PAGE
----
Treasury hears Independents’ voice

In response to HM Treasury’s (HMT) call for evidence for its market study into pre-paid funeral plans, SAIF has delivered a detailed submission underscoring its longstanding position and views as the trade body exclusively representing independent funeral directors.

Welcoming the market study, SAIF said it had long held consumer protection as a key pillar of its work with Independents, and it wished to convey several themes to HM Treasury.

The purchase of a funeral plan is much more than a financial transaction. The gradual development of the funeral plan in the UK has delivered peace of mind to the consumer in having paid for their funeral arrangements, and has provided the consumer with protection against funeral price inflation. The funeral service remains a poignant event and one that is often needed by the consumer to handle their grief and move forward. Therefore, SAIF strongly urges HMT to view the funeral, including the pre-need funeral plan, as much more than a financial transaction.

The role of the independent funeral director is in guiding clients to their bespoke funeral of choice. Two-thirds of the “at need” market is delivered by independent, family-owned funeral directors. Many people know, respect and trust their local funeral director and therefore when considering taking out funeral plans, they talk to them with confidence and trust, and feel comfortable in speaking with them. SAIF feels very strongly that this holistic method of ensuring the funeral plan meets the client’s needs is fully understood and will not be made overly burdensome or impossible with new regulations.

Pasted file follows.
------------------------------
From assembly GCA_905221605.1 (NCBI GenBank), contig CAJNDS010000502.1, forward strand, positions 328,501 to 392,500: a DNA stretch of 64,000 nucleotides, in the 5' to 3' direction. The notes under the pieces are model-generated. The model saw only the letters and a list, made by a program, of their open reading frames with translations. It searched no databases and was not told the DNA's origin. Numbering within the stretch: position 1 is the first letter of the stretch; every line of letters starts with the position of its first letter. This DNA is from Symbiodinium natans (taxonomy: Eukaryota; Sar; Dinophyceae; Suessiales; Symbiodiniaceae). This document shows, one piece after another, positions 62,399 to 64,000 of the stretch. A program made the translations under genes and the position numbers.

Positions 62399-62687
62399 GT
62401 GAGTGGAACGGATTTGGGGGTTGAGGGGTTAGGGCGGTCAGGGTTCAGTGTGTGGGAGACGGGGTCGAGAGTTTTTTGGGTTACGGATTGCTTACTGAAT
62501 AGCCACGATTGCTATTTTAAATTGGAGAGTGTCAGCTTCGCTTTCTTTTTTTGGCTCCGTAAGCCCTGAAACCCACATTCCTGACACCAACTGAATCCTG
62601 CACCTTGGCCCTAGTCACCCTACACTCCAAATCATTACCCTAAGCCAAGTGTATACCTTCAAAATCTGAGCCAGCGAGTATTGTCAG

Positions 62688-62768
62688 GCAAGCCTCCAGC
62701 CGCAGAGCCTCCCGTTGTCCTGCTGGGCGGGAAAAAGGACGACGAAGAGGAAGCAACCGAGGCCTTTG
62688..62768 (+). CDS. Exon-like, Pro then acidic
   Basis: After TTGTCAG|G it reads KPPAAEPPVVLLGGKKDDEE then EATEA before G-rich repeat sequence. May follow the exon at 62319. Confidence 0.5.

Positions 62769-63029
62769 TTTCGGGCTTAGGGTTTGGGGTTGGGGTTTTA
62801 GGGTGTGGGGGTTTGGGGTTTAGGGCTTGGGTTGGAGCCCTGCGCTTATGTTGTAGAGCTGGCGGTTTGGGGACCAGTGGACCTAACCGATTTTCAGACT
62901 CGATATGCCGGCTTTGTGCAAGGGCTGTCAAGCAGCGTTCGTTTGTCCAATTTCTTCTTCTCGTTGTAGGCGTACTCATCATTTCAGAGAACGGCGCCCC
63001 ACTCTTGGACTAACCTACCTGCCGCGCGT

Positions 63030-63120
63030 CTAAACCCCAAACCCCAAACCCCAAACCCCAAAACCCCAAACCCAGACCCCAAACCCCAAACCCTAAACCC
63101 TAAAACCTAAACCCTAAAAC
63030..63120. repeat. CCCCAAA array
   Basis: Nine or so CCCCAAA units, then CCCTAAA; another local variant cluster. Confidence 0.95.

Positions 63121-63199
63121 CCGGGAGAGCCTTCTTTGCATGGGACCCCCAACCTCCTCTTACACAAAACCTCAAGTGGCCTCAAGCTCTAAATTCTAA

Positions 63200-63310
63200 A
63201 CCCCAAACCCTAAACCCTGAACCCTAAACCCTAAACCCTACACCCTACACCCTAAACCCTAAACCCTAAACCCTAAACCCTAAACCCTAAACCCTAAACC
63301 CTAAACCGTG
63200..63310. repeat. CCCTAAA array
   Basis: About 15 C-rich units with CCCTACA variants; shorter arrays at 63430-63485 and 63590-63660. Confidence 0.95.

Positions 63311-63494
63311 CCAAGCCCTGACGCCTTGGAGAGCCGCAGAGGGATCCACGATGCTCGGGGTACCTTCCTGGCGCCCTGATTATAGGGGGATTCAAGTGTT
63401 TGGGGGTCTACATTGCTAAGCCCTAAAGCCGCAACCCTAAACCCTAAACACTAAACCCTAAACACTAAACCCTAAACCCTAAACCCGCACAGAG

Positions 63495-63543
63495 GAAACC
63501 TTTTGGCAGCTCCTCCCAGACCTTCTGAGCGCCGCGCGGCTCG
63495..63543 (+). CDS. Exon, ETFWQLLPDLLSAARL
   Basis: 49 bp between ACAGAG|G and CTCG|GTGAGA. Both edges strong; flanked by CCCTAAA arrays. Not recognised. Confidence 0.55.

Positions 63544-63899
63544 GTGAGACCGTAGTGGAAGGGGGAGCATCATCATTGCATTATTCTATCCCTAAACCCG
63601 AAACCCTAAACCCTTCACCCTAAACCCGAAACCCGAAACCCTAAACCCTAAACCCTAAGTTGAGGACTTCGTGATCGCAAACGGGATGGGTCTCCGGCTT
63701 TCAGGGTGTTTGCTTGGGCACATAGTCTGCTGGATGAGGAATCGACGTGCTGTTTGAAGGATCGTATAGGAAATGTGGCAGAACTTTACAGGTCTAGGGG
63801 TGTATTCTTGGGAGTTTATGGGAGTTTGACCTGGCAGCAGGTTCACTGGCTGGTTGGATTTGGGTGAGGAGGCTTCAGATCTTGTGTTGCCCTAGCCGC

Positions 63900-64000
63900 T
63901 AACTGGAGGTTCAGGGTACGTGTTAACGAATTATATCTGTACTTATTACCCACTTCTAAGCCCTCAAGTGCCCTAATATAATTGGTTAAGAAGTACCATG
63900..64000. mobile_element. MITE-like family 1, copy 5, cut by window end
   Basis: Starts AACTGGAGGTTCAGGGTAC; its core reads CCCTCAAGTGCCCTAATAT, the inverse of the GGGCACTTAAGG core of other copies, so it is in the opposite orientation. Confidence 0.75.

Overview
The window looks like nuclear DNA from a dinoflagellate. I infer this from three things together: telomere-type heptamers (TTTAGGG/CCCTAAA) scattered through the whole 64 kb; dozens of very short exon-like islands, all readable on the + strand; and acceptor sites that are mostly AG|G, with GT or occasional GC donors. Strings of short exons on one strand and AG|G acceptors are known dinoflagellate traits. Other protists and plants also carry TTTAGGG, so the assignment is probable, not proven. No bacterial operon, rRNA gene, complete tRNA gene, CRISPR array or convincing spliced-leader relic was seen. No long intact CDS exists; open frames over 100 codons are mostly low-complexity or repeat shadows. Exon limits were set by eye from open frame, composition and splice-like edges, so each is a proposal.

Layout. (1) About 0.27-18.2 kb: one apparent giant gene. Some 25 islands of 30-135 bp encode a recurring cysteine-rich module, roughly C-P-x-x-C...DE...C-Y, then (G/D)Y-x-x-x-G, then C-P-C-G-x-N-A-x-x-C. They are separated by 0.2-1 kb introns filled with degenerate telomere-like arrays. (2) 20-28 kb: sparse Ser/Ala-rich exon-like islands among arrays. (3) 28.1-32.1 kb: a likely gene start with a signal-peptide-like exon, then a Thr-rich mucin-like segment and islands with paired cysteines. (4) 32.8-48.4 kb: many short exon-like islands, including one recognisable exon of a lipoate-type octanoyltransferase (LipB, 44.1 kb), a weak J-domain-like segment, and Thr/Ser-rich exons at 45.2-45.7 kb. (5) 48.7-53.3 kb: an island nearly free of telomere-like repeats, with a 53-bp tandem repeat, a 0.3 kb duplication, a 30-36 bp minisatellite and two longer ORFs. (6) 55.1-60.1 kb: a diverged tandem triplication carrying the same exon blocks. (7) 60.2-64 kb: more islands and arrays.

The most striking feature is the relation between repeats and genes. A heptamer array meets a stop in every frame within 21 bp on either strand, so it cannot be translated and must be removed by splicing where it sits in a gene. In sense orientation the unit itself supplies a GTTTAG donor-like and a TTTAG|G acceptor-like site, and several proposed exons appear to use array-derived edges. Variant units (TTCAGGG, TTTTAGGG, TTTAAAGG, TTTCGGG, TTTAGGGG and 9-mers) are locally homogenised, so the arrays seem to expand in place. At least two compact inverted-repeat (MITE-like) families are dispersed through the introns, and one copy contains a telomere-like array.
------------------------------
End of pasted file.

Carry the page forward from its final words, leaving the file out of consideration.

Independent funeral directors are service orientated – their name is above the door. Independents are renowned in their communities for their caring and professionalism. It makes a significant difference having one’s name and business reputation above the office front door. Independents will go far and beyond the minimum requirements of customer service to facilitate their clients at a unique and delicate time. SAIF cannot emphasise enough how this service orientation is in the DNA of independent funeral directors and that funeral plans are more than a product.

Pre-need funeral plan regulation needs to work for the small to medium size independent funeral director. SAIF is concerned that regulation will warp the market as has occurred in other sectors, such as the security transport industry, an observation made by the Inspector of Funeral Directors, Scottish Government. The “unintended consequences” of a purist implementation of regulation could result in distorting the competitive market and lead to consumers having less choice with the demise of independent funeral firms due to the bar for compliance being too high for small to medium firms to manage.

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